A prospective study comparing short versus standard dual antiplatelet therapy in patients with acute myocardial infarction: design and rationale of the TARGET-FIRST trial

DOI: 10.4244/EIJ-D-22-01006

Giuseppe Tarantini
Giuseppe Tarantini1, MD, PhD; Peter Cornelius Smits2, MD, PhD; Thibault Lhermusier3, MD, PhD; Benjamin Honton4, MD; Grégoire Rangé5, MD; Christophe Piot6, MD, PhD; Gilles Lemesle7,8,9, MD, PhD; Juan Miguel Ruiz Nodar10, MD, PhD; Matthieu Godin11, MD; Maria Madera Cambero12, MD; Pascal Motreff13, MD, PhD; Thomas Cuisset14, MD, PhD; David Bouchez15, MSc; Yann Poezevara15, MSc; Guillaume Cayla16, MD, PhD
1. Department of Cardiac, Thoracic, Vascular Sciences and Public Health, University of Padua, Padua, Italy; 2. Maasstad Ziekenhuis, Rotterdam, the Netherlands; 3. CHU de Toulouse, Pôle Cardiovasculaire et Métabolique, Toulouse, France; 4. Department of Interventional Cardiology, Clinique Pasteur, Toulouse, France; 5. Service de Cardiologie, Centre Hospitalier de Chartres, Hôpital Louis Pasteur, Le Coudray, France; 6. Service/Pôle de Cardiologie, Clinique du Millénaire, Montpellier, France; 7. Heart and Lung Institute, University Hospital of Lille, Lille, France; 8. Institut Pasteur of Lille, Inserm U1011, Lille, France; 9. FACT (French Alliance for Cardiovascular Trials), Paris, France; 10. Servicio de Cardiologia, Hospital General Universitario de Alicante, Alicante, Spain; 11. Service Cardiologie, Clinique Saint Hilaire, Rouen, France; 12. Tergooi MC, Blaricum, the Netherlands; 13. Service/Pôle Cardiologie, Hôpital Gabriel-Montpied, Clermont-Ferrand, France; 14. Service de Cardiologie, University Hospital La Timone, Marseille, France; 15. MicroPort CRM, Clinical Affairs, Clamart, France; 16. Service de Cardiologie, CHU de Nîmes, Université de Montpellier, Nîmes, France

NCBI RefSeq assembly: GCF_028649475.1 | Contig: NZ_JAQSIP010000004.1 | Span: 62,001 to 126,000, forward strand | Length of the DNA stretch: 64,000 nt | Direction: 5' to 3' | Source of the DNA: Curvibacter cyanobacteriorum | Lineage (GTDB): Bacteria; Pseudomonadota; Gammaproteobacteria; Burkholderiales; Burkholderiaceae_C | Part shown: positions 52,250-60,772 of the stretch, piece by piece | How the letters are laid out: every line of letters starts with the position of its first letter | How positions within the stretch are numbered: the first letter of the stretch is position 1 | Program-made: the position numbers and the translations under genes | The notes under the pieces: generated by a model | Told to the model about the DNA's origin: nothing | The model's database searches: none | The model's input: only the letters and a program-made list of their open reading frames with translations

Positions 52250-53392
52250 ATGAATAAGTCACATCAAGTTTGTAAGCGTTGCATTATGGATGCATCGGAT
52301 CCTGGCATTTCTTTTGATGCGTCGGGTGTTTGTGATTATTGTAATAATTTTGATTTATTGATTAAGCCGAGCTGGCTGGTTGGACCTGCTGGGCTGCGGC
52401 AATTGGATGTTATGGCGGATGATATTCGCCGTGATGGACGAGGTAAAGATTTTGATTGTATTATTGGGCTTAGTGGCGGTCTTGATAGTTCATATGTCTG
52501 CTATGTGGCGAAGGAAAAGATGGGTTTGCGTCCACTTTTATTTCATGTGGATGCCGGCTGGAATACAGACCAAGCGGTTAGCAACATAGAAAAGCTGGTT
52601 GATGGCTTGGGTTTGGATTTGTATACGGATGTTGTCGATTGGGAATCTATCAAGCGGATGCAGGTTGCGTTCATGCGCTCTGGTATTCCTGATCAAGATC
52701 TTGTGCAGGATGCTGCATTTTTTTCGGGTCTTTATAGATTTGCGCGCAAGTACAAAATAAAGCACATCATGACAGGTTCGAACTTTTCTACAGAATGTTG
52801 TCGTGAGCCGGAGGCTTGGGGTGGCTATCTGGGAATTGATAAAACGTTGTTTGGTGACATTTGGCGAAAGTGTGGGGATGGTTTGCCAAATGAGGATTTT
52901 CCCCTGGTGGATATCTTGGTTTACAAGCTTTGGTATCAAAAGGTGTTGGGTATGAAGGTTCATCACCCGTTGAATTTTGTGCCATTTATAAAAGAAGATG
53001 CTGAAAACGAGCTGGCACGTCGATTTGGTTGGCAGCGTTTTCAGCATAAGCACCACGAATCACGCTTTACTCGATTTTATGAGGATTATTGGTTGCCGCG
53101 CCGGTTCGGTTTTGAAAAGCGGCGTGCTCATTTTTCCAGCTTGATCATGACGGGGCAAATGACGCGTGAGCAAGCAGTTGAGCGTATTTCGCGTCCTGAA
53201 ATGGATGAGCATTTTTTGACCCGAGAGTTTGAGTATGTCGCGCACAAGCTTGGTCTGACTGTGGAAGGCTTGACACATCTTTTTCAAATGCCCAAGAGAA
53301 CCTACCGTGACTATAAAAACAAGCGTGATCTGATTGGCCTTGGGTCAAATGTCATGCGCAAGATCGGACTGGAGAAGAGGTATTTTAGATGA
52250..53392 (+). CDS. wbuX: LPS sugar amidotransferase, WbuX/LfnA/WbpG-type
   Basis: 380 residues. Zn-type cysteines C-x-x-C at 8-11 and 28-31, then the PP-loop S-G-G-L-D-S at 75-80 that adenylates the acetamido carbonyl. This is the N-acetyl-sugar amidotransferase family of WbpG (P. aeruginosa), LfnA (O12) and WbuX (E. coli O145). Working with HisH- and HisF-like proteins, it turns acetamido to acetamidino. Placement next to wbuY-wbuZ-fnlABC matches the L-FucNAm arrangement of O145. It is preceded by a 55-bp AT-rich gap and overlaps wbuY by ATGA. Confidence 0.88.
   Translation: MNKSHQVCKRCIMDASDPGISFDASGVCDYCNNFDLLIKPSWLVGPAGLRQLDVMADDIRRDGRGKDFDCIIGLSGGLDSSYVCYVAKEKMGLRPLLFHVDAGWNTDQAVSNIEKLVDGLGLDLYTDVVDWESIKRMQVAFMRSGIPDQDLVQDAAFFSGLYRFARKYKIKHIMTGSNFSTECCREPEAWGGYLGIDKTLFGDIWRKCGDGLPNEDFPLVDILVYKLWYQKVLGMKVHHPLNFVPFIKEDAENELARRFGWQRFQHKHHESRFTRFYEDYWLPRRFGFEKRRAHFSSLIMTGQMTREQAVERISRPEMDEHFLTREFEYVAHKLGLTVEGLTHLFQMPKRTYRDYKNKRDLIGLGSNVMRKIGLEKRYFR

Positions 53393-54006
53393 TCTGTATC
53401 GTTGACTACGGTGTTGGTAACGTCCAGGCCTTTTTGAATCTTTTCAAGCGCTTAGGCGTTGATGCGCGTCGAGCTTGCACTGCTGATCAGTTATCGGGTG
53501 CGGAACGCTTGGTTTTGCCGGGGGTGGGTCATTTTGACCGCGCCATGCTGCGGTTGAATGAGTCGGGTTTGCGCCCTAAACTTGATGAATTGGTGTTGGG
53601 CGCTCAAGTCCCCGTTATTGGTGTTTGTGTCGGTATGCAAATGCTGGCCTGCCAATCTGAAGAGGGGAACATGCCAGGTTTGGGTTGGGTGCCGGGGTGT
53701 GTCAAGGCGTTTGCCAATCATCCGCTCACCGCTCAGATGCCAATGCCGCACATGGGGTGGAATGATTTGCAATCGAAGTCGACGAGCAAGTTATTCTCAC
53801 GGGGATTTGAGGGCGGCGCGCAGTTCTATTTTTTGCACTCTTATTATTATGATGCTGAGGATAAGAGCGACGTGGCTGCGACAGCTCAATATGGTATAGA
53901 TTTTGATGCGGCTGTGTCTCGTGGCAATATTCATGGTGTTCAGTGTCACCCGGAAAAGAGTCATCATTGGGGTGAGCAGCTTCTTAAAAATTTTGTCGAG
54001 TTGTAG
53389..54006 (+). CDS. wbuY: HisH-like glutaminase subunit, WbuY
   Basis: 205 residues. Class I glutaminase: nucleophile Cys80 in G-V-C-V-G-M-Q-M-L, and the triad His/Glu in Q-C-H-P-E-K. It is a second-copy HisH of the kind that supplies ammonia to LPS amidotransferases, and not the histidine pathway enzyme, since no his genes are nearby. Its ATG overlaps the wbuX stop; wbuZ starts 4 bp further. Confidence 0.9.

Based on the latest knowledge and technological advancements, it is still debatable whether a modern revascularisation approach in the setting of acute myocardial infarction (AMI), including complete revascularisation (in patients with significant non-culprit lesions) with newer-generation highly biocompatible drug-eluting stents, requires prolonged dual antiplatelet therapy (DAPT). TARGET-FIRST (ClinicalTrials.gov: NCT04753749) is a prospective, open-label, multicentre, randomised controlled study comparing short (one month) DAPT versus standard (12 months) DAPT in a population of patients with non-ST/ST-segment elevation myocardial infarction, completely revascularised at index or staged procedure (within 7 days), using Firehawk, an abluminal in-groove biodegradable polymer rapamycin-eluting stent. The study will be conducted at approximately 50 sites in Europe. After a mandatory 30-40 days of DAPT with aspirin and P2Y12 inhibitors (preferably potent P2Y12 inhibitors), patients are randomised (1:1) to 1) immediate discontinuation of DAPT followed by P2Y12 inhibitor monotherapy (experimental arm), or 2) continued DAPT with the same regimen (control arm), up until 12 months. With a final sample size of 2,246 patients, the study is powered to evaluate the primary endpoint (non-inferiority of short antiplatelet therapy in completely revascularised patients) for net adverse clinical and cerebral events. If the primary endpoint is met, the study is powered to assess the main secondary endpoint (superiority of short DAPT in terms of major or clinically relevant non-major bleeding). TARGET-FIRST is the first randomised clinical trial to investigate the optimisation of antiplatelet therapy in patients with AMI after achieving complete revascularisation with an abluminal in-groove biodegradable polymer rapamycin-eluting stent implantation.

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